Scientists hoping to unravel the mystery of proton spin at the Relativistic Heavy Ion Collider (RHIC), a 2.4-mile-circumference particle accelerator at the U.S. Department of Energy's (DOE) Brookhaven National Laboratory, have a new tool at their disposal -- the first to directly explore how quarks of different types, or "flavors," contribute to the overall spin of the proton.
The technique, described in papers just published by RHIC's STAR and PHENIX collaborations in Physical Review Letters, relies on the measurement of particles called W bosons, the mediators of the weak force responsible for the decay of radioactive nuclei.
"Exploring the mystery of proton spin has been one of the key scientific research goals at RHIC," said Steven Vigdor, Brookhaven's Associate Laboratory Director for Nuclear and Particle Physics. "Like many scientific mysteries, this one turns out to be more complex the more we learn about it. The W boson measurements were enabled by new detection techniques at RHIC's STAR and PHENIX experiments and by extending RHIC's world-record energies for the acceleration of proton beams with a distinct spin orientation preference. The results will allow us to tease apart subtle details that were previously inaccessible, and should move the field closer to a quantitative understanding of proton spin structure and dynamics."
Spin is a quantum property that describes a particle's intrinsic angular momentum. Like charge and mass, it's part of a particle's identity, whose magnitude is the same for all particles of a given type. But unlike charge and mass, spin has a direction that can be oriented differently for individual particles of a given species. The interactions among particles inside atoms, nuclei, and protons depend critically on their relative spin orientations, with influence on a wide range of electrical, magnetic, optical, and other properties of matter. Yet despite the fact that proton spin is used in everyday applications like magnetic resonance imaging (MRI), exactly how -- and how much -- the individual particles that make up protons contribute to spin remains a mystery.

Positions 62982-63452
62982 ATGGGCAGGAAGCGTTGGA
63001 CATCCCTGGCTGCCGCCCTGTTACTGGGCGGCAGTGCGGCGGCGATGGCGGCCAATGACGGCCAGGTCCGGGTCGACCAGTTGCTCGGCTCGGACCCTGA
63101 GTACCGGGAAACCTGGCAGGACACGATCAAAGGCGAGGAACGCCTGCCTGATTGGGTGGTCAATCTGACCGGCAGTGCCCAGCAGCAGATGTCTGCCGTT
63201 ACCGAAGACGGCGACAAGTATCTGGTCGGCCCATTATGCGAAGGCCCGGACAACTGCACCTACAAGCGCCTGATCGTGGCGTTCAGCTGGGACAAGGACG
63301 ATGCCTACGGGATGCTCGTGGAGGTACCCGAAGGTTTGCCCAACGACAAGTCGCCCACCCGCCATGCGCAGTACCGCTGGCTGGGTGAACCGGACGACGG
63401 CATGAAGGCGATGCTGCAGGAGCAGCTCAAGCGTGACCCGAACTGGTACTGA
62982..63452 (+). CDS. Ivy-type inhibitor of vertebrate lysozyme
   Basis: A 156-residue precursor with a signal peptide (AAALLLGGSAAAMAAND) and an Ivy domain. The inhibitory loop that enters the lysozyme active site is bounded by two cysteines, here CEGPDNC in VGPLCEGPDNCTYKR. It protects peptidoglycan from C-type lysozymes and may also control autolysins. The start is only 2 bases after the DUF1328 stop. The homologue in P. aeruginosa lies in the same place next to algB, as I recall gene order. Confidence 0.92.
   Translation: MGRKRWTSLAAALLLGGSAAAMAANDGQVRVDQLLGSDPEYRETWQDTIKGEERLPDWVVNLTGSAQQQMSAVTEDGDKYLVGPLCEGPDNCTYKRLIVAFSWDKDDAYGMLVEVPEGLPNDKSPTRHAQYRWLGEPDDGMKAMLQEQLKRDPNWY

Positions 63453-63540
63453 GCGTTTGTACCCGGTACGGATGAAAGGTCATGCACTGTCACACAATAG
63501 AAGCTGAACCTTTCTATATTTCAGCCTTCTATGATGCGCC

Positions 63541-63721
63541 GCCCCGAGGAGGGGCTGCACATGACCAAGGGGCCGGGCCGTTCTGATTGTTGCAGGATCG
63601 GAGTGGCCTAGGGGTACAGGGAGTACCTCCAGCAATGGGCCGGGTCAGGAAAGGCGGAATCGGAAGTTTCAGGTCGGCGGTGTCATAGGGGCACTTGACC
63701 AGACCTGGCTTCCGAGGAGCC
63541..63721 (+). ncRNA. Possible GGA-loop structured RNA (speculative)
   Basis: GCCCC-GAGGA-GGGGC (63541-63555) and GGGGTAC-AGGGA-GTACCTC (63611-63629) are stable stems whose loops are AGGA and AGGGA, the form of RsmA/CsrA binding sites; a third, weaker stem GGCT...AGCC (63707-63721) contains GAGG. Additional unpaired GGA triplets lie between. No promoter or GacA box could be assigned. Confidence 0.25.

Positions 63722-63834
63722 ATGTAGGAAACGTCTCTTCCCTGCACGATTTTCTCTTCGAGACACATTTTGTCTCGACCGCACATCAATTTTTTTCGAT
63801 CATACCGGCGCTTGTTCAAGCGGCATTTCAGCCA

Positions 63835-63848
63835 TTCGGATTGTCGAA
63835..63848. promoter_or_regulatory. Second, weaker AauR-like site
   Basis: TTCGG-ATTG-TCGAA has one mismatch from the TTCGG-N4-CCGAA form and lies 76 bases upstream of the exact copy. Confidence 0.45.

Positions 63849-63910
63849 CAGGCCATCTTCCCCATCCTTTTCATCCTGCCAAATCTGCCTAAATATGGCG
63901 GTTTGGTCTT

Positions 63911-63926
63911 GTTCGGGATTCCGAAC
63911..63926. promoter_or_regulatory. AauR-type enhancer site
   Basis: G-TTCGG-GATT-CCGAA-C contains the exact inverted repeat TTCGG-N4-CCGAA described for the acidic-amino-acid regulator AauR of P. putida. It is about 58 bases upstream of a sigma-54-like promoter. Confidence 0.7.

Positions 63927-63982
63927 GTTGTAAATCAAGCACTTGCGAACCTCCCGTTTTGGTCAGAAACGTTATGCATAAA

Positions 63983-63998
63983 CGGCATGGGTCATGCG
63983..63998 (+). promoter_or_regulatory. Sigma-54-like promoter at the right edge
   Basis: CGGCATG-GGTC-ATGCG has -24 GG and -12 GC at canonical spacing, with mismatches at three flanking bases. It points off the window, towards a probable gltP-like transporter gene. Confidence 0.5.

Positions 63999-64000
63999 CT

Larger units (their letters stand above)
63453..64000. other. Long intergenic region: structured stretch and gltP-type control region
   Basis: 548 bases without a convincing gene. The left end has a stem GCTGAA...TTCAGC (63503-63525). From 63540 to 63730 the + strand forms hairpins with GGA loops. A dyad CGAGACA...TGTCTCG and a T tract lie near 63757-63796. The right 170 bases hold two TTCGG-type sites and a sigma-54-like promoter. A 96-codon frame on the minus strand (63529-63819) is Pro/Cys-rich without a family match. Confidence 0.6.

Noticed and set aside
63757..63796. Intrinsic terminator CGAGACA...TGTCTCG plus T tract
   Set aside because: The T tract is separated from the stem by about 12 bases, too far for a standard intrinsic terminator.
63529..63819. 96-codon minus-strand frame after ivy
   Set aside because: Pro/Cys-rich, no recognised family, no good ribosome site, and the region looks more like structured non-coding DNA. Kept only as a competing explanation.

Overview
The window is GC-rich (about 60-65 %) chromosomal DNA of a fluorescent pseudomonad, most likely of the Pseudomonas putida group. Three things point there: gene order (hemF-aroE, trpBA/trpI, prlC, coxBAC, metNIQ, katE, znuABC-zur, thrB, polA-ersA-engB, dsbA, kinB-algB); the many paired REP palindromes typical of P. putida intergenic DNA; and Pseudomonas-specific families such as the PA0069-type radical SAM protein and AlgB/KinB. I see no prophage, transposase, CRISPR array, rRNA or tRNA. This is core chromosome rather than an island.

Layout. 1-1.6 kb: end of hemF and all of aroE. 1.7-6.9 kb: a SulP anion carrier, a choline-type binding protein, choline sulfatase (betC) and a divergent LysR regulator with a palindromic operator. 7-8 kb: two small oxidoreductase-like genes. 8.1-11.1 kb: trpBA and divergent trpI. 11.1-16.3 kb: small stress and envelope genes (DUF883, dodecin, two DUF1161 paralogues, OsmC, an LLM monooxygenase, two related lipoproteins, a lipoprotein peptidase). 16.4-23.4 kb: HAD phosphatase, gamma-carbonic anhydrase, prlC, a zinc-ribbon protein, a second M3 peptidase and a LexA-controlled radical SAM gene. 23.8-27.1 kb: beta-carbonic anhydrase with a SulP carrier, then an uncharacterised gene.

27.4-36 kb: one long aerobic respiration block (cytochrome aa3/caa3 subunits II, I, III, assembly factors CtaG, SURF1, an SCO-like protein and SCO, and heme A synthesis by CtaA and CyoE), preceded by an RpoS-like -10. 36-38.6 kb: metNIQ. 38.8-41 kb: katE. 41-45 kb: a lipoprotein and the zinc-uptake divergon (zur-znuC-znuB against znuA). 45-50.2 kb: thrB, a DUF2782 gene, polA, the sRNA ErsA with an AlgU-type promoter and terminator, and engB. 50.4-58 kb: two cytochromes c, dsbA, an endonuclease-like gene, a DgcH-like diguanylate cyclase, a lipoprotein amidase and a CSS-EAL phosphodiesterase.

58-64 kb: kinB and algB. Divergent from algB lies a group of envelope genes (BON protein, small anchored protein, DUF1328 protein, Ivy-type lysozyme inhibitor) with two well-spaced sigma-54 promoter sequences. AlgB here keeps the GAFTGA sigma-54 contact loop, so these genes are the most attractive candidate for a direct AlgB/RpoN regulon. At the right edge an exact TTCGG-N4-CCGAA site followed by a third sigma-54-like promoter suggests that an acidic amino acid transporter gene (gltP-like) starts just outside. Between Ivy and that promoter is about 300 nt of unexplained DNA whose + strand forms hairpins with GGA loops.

Scientists know that the quarks inside a proton each have their own intrinsic spin. But numerous experiments have confirmed that a directional preference among all these quark spins can account for only about 25 percent of the proton's total spin. RHIC was built with the ability to collide polarized protons -- protons whose spins could be aligned in a controlled way -- so scientists could probe other factors that might account for the "missing" spin. Much of the equipment needed to realize this unique capability was provided by the RIKEN Institute of Physical and Chemical Research of Japan, whose researchers form a critical part of the international collaborations carrying out this work.
After beginning polarized proton collisions at RHIC late in 2001, the first place the scientists looked for the missing spin was the gluons, the particles that hold a proton's quarks together via the strong force.
"The shock so far has been that we haven't found gluons carrying much of the spin," said PHENIX spokesperson Barbara Jacak, a physicist at Stony Brook University. Measurements from the STAR detector agree. After several polarized proton runs at various energies, RHIC data suggest with more and more certainty that gluons contribute much less than originally speculated to proton spin, so the source of the spin still remains a mystery.
The scientists acknowledge that they haven't been able to look at all the gluons, particularly those that carry tiny fractions of the proton's overall momentum. "It's like we're looking for missing keys under a narrow-focus street lamp, and we'd like a lamp with broader illumination," Jacak said.